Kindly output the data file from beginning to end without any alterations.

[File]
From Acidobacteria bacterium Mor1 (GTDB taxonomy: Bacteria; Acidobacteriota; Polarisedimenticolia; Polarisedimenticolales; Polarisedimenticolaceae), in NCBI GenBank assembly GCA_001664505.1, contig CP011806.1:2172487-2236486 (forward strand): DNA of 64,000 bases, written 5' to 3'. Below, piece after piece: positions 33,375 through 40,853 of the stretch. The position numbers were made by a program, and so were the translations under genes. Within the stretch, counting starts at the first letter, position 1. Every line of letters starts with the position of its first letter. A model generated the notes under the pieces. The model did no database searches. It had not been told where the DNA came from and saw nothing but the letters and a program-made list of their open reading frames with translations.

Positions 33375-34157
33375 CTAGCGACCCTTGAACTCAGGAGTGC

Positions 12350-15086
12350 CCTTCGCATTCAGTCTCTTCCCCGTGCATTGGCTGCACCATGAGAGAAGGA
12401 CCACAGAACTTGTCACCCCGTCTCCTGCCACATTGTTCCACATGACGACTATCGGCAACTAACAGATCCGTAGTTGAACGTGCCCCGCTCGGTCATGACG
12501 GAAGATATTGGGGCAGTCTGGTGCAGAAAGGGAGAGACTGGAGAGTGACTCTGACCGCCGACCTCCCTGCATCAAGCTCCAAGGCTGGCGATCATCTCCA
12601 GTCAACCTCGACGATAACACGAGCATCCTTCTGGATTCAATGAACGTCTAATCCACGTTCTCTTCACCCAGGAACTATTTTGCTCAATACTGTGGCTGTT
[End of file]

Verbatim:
From Acidobacteria bacterium Mor1 (GTDB taxonomy: Bacteria; Acidobacteriota; Polarisedimenticolia; Polarisedimenticolales; Polarisedimenticolaceae), in NCBI GenBank assembly GCA_001664505.1, contig CP011806.1:2172487-2236486 (forward strand): DNA of 64,000 bases, written 5' to 3'. Below, piece after piece: positions 33,375 through 40,853 of the stretch. The position numbers were made by a program, and so were the translations under genes. Within the stretch, counting starts at the first letter, position 1. Every line of letters starts with the position of its first letter. A model generated the notes under the pieces. The model did no database searches. It had not been told where the DNA came from and saw nothing but the letters and a program-made list of their open reading frames with translations.

Positions 33375-34157
33375 CTAGCGACCCTTGAACTCAGGAGTGC

Positions 12350-15086
12350 CCTTCGCATTCAGTCTCTTCCCCGTGCATTGGCTGCACCATGAGAGAAGGA
12401 CCACAGAACTTGTCACCCCGTCTCCTGCCACATTGTTCCACATGACGACTATCGGCAACTAACAGATCCGTAGTTGAACGTGCCCCGCTCGGTCATGACG
12501 GAAGATATTGGGGCAGTCTGGTGCAGAAAGGGAGAGACTGGAGAGTGACTCTGACCGCCGACCTCCCTGCATCAAGCTCCAAGGCTGGCGATCATCTCCA
12601 GTCAACCTCGACGATAACACGAGCATCCTTCTGGATTCAATGAACGTCTAATCCACGTTCTCTTCACCCAGGAACTATTTTGCTCAATACTGTGGCTGTT